Introduction to International and Global Studies

Introduction to International and Global Studies

Introduction to International and Global Studies

Introduction to International and Global Studies

Synopsis

This innovative introduction to international and global studies, updated and revised in a new edition, offers instructors in the social sciences and humanities a core textbook for teaching undergraduates in this rapidly growing field. Encompassing the latest scholarship in what is a markedly interdisciplinary endeavor, Shawn Smallman and Kimberley Brown introduce key concepts, themes, and issues and then examine each in lively chapters on essential topics that include the history of globalization; economic, political, and cultural globalization; security, energy, and development; health; agriculture and food; and the environment. Within these topics, the authors explore such timely and pressing subjects as commodity chains, labor (including present-day slavery), human rights, multinational corporations, and the connections among them.

New to this edition:

• The latest research on debates over privacy rights and surveillance since Edward Snowden's disclosures

• Updates on significant political and economic developments throughout the world, including a new case study of European Union, Icelandic, and Greek responses to the 2008 fiscal crisis

• The newest information about the rise of fracking, the Fukushima nuclear disaster, the decline of the Peak Oil movement, and climate change, including the latter's effects on the Arctic and Antarctica

• A dedicated website with authors' blog and a teaching tab with syllabi, class activities, and well-designed, classroom-tested resources

• An updated teacher's manual available online, including sample examination questions, additional resources for each chapter, and special assistance for teaching ESL students

• Updated career advice for international studies majors

Excerpt

Lauren grew up in a suburb of Minneapolis, Minnesota. While an undergraduate, she arranged with one of her professors to conduct an independent research project and traveled to Liberia in West Africa for a summer. Upon her return, she worked as an intern for an international nongovernmental agency and, as she completed a political science degree, made plans for a career in the areas of philanthropy and leadership. Following graduation, she joined the Peace Corps and traveled to Cape Verde, where she worked in family health. These experiences helped her choose to earn a graduate degree in public health, as well as a graduate certificate in nonprofit management. In graduate school, she met her future husband, an Indian national. She is now part of a bicultural family in which she and her husband both are working to expose their children to the plethora of cultures around the world through travel and education. She also remains deeply engaged in international philanthropy. Lauren had not initially known where her undergraduate program of study would lead her; she knew only that she thrived on making contact with individuals from other cultures, even as she came to know her own culture better.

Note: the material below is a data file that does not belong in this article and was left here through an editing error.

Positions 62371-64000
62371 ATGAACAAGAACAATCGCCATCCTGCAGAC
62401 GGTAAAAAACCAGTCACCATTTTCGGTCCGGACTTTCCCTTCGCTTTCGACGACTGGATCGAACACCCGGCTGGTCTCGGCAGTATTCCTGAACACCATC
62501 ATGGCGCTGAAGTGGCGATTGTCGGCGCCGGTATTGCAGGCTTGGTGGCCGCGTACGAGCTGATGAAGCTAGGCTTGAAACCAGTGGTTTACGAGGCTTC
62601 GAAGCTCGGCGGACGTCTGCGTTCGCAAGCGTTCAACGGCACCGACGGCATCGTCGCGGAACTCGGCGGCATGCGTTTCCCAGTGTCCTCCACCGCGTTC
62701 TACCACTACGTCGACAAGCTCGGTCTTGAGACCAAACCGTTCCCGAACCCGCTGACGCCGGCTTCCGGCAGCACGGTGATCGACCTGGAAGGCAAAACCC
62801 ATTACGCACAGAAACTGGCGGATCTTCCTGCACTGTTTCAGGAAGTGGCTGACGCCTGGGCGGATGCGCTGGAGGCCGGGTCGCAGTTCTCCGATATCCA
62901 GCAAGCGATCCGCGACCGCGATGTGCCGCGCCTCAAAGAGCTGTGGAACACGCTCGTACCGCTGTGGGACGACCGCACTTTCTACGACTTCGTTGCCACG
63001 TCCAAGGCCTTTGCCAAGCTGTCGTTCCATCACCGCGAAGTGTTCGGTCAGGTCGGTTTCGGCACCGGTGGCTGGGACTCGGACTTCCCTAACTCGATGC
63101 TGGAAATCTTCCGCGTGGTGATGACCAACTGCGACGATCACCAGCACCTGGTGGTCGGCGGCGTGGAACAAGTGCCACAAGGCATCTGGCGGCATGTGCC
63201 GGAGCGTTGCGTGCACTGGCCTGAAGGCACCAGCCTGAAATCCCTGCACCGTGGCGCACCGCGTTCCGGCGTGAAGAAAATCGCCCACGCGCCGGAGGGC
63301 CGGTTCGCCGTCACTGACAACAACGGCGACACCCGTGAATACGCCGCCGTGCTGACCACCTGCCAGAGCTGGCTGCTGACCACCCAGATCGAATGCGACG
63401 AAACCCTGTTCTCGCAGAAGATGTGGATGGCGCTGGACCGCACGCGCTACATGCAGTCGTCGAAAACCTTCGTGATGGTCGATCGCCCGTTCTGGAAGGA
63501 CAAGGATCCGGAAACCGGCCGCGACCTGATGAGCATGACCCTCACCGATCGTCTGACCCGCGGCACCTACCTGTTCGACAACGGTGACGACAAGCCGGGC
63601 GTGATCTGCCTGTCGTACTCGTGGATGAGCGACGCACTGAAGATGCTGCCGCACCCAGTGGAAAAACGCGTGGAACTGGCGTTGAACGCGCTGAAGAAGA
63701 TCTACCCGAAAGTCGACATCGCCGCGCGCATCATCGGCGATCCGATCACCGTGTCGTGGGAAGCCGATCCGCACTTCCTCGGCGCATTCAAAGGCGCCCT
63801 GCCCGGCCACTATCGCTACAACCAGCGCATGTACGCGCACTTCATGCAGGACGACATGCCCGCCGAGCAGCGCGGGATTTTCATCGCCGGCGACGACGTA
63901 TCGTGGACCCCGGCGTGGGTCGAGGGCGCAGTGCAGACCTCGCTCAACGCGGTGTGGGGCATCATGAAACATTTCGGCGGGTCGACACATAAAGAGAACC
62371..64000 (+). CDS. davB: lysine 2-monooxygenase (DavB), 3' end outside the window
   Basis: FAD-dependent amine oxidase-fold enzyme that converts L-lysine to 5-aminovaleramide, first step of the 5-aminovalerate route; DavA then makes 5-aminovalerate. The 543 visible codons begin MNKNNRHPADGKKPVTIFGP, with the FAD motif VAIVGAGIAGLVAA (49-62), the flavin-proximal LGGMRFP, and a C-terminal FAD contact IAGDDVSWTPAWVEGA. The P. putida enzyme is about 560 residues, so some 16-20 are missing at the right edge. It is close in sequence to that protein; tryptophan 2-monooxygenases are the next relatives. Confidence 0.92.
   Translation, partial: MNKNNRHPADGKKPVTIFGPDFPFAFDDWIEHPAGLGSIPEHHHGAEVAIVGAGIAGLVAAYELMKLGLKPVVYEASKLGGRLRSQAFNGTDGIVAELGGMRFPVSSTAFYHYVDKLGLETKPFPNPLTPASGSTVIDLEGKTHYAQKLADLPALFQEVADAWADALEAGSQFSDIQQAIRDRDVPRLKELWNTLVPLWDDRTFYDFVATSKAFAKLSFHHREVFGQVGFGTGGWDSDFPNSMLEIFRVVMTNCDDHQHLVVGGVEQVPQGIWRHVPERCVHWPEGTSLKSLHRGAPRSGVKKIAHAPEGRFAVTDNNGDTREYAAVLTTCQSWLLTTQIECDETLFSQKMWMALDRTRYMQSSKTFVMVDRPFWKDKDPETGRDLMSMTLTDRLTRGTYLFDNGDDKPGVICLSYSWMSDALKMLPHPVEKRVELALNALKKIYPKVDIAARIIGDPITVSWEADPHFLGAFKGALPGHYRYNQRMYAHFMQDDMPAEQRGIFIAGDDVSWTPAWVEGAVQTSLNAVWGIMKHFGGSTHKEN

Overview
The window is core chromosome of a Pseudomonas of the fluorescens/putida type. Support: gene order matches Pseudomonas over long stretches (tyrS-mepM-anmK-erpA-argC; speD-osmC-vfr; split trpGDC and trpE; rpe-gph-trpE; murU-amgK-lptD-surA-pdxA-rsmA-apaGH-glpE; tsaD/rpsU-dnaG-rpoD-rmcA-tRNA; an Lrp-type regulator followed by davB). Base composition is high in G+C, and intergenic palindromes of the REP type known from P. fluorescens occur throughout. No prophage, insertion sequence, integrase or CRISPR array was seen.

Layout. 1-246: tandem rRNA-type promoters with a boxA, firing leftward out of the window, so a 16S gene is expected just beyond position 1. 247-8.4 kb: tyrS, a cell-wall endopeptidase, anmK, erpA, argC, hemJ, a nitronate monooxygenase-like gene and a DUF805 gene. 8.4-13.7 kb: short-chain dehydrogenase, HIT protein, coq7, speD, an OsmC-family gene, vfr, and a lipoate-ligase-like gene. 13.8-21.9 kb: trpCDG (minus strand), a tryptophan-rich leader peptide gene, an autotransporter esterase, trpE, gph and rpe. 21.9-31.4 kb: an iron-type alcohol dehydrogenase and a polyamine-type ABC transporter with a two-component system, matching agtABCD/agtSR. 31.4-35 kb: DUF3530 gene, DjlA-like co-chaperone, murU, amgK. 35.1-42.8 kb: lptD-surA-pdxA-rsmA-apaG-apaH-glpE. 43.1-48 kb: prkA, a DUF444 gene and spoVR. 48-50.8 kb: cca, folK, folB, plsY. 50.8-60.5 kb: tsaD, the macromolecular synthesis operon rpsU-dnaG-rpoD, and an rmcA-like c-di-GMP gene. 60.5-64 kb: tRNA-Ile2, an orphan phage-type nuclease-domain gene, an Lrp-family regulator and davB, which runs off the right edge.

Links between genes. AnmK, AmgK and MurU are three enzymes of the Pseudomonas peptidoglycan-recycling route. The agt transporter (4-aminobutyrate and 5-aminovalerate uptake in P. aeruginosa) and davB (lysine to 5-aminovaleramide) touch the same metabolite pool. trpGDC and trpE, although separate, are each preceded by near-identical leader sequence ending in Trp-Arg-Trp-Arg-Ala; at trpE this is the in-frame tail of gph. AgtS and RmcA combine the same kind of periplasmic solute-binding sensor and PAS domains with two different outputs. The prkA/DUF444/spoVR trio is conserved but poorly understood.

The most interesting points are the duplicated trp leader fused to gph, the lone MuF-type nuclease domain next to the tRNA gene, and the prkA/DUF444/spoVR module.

Fekade is Ethiopian. His parents emigrated to the United States when he was eight years old. Raised bilingually and biculturally, he attended public elementary and high schools in the Pacific Northwest. His original intention was to find a way to return to Ethiopia to work in some type of international service. Following his undergraduate work in international studies, he has since decided to focus his graduate work on public health and immigrant communities in the United States. He has organized students at his university to participate in activities that focus on the United Nation’s Millennium Development Goals and to try to make informed choices about everything they do. Contact with other cultures has transformed both his education choices and career choices.

The life trajectories of Lauren and Fekade (whose stories are real but whose names have been changed here) are not unusual. Many people are profoundly touched by their concern for international questions. Perhaps you will also find your life transformed by your cultural contacts and program of study. But whether or not you . . .

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